Amy Stein & Stacy Arezou Merfahr, Schoolchildren, New South Wales, 2010
US photographer Amy Stein says that when she first heard about Australia’s Tall Poppy Syndrome she just had to come here and see for herself. She did. With Stacy Arezou Merfahr she travelled around New South Wales photographing ordinary places and ordinary folk – the sort of folk who don’t fall under the title of “tall poppies”.
The Tall Poppy Syndrome cuts everyone down to the same height, preferably short. Anyone who visibly succeeds in money, achievement or fame is regarded as getting above themselves and needing to be brought down to the common level. It’s a cultural quirk unique to Australians and alien to Americans who “are taught to strive for success and celebrate those who distinguish themselves from the crowd.”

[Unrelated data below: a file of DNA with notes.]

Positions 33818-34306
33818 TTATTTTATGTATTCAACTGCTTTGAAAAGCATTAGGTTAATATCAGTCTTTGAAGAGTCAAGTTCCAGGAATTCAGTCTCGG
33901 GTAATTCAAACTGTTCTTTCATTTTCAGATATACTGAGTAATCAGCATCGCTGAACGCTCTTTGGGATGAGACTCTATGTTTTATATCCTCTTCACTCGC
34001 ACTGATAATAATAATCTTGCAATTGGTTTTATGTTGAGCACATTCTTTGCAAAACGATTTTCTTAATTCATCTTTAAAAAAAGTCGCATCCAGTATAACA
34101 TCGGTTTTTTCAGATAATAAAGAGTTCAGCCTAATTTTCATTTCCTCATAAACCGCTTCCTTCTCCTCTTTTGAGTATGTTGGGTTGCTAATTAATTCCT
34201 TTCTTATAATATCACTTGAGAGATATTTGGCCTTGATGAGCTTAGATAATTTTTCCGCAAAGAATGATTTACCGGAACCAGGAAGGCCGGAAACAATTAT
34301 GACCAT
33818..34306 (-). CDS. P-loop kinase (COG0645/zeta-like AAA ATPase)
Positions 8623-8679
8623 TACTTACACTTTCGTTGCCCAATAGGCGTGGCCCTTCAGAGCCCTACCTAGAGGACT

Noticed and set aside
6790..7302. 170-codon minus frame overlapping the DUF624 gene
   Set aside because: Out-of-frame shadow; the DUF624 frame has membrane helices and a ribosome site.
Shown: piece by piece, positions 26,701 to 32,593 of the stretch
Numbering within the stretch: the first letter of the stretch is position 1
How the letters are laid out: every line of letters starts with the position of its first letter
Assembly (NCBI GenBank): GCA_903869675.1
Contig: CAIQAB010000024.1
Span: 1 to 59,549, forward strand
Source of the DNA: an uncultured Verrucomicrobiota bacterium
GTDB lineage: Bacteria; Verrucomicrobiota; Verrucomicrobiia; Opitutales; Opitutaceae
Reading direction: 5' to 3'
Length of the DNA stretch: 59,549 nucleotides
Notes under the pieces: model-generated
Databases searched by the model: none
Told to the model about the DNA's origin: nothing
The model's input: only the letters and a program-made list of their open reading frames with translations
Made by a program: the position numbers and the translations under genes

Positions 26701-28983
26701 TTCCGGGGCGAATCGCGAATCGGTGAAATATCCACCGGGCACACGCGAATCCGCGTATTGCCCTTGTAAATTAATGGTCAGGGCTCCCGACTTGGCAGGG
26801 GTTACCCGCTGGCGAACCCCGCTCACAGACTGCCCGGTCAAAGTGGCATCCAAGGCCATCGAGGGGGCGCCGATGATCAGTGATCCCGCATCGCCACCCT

The Edmund Pearce exhibition makes it clear that this wry enterprise needs to be savoured in large prints on a wall. The smaller images on the web and in the nice accompanying book don’t convey the subtle humour, the deadpan comedy, the utter strangeness of this cross-cultural encounter. Click on the image above and you might see what I mean. The pictures of rural New South Wales are funny, very true, and they tell you something about yourself, if you’re an Australian. It’s not all good news.